The Holy Spirit, who indwells the believer must be allowed to perform His work. Then the fruit of the Spirit will be evident. "Love, joy, peace, longsuffering, gentleness, goodness, faith, meekness, temperance" (Galatians 5:22, 23) will abound. He may find it necessary at times to do some pruning (disciplining), but this is ever "for our profit, that we might be partakers of his holiness" (Hebrews 12:10). This yields "the peaceable fruit of righteousness" (Hebrews 12:11).

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« Reply #2 on: January 25, 2010, 05:33:42 AM »


How does God work?

"To will and to do." It is at once apparent that the Holy Spirit originates the desire as well as operates in the realization of it. He deals with our attitudes as well as with our actions. These infinitives, "to will" and "to do," are the Siamese twins of spiritual success.

"To will." No one will do God's will who does not desire God's way. "If any man will do his will," Jesus revealed, "he shall know of the doctrine" (John 7:17). Desire leads to knowledge, and knowledge leads to activity. Lack of fruitful activity is attributable then to lack of desire. It is unmistakably clear that, if unhindered, the Holy Spirit will create the desire which is the hunger and thirst for righteousness. He will give one the desire to forgive, to pray, to study, to witness, to love.

"To do." We must face the fact, if ever so reluctantly, that the work of the church lags. We must agree that the Holy Spirit wants to accomplish more than is being realized. It must also be emphasized that the Spirit of God never lacks purpose or power. The fault lies squarely and undeniably with the unyieldedness of those whom He indwells.

As long as we initiate programs in the energy of the flesh, just that long we will remain unproductive. "It is the spirit that quickeneth; the flesh profiteth nothing" (John 6:63).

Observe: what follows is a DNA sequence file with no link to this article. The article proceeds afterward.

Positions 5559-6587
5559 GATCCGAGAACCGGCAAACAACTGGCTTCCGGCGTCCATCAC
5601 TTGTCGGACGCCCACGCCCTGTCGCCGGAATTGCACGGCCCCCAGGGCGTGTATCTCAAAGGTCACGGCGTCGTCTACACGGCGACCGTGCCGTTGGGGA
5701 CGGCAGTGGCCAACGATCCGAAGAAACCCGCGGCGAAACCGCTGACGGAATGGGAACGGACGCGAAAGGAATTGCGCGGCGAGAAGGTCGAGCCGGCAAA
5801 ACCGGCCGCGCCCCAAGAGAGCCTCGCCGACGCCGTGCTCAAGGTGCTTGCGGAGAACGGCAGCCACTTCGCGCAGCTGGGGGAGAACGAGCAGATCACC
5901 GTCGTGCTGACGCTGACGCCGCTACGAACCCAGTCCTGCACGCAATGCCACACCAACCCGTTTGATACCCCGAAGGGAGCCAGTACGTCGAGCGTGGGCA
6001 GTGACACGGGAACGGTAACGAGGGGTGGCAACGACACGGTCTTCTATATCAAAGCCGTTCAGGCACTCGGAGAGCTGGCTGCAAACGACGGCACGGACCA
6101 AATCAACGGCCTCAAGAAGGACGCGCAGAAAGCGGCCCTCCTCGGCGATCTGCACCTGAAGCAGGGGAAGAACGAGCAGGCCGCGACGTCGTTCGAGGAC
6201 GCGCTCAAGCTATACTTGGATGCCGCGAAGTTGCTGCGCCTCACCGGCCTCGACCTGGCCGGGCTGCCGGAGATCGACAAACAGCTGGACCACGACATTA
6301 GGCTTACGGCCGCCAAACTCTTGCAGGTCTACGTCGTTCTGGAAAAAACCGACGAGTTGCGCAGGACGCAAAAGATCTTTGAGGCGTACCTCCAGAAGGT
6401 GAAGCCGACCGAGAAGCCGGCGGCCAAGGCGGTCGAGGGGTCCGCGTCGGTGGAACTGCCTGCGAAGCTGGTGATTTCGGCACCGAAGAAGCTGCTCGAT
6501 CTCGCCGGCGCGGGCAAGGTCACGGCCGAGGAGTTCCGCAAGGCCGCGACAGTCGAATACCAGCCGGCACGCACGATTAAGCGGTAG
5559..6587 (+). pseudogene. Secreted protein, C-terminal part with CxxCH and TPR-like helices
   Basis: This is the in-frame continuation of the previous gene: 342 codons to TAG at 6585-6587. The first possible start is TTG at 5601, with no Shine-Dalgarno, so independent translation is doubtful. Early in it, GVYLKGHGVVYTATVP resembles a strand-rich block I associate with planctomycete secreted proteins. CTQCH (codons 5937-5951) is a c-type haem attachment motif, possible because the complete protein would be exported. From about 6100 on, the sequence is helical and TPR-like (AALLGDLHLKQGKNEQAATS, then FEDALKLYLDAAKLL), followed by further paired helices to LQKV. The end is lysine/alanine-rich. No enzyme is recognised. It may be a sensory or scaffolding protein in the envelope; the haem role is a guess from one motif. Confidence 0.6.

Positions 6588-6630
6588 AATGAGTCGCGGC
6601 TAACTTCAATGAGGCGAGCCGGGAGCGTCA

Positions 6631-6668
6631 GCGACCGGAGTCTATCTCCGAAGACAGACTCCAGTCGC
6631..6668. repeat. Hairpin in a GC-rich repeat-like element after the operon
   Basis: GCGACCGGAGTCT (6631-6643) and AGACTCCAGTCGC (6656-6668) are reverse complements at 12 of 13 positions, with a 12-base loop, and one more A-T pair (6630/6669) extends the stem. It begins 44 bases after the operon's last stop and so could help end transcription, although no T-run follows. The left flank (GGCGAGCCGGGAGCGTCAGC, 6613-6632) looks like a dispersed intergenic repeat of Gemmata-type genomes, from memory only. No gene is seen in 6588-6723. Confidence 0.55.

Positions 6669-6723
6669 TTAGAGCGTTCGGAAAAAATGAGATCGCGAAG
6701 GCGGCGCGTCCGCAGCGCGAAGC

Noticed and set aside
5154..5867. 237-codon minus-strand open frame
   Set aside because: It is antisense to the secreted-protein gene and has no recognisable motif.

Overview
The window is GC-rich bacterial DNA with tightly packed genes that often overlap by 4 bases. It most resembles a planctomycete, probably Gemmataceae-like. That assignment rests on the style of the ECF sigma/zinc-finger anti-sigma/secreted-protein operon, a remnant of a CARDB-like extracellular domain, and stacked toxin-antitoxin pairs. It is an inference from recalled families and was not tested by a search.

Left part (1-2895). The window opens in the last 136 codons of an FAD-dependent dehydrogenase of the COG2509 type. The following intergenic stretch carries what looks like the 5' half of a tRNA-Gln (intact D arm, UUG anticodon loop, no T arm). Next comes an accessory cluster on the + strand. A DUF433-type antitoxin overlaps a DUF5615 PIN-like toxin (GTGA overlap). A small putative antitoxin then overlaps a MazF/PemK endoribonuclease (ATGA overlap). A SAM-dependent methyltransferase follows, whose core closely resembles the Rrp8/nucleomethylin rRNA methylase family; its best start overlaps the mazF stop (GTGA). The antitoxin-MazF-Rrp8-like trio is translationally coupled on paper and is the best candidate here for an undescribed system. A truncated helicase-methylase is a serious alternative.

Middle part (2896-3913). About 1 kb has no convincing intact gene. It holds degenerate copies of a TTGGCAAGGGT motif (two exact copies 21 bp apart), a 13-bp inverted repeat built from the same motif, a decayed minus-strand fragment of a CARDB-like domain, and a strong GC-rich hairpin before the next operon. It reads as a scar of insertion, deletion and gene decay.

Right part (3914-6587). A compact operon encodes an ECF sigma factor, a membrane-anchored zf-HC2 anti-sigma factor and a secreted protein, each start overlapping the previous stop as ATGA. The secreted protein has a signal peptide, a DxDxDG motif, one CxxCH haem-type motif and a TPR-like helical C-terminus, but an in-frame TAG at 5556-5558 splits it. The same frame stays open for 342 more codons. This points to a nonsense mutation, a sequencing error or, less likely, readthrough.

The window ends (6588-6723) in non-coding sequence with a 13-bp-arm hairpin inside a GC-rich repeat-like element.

Why do we not understand that the Spirit of God works to give a holy desire to our hearts and a wholesome task to our hands?


Why does God work within us?

"To do of his good pleasure." But what is His good pleasure?

Our selfish hearts dictate and demand self-satisfaction so much that we may grievously overlook the pleasure of God.

 We read that it pleased God to bruise His Son (Isaiah 53:10). This was to give us life.
 In the same verse we read: "The pleasure of the Lord shall prosper in his hand." This is to give us life more abundant.
 Further: "Fear not, little flock; for it is your Father's good pleasure to give you the kingdom" (Luke 12:32). This is to give life with a glorious prospect.

The above, though but a brief allusion to an infinite provision, has to do with God's pleasure in giving to us.

There is another side—His pleasure in receiving from us.

- He desires our love: "Thou shalt love the Lord thy God" (Luke 10:27).
- He desires our devotion: "Set your affection on things above[/b]" (Colossians 3:2).
- He wants our obedience: "Be ye therefore followers of God, as dear children[/b]" (Ephesians 5:1).

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« Reply #3 on: January 25, 2010, 05:34:22 AM »

This whole practical matter is summarized in His own revelation in Jeremiah 9:24: "But let him that glorieth glory in this, that he understandeth and knoweth me, that I am the Lord which exercise loving-kindness, judgment, and righteousness, in the earth: for in these things I DELIGHT, said the Lord."

If the Holy Spirit were allowed to perform His work in us, we would put off the old man with all his deeds; we would put on the new man; we would draw near to God and God would draw near to us (James 4:Cool. The atmosphere would change; the church would flourish; the Devil would be put to flight. Heaven would come down our souls to greet and glory would crown the Mercy Seat.

"It is God [the Holy Spirit] which worketh in you."

~ end of chapter 5 ~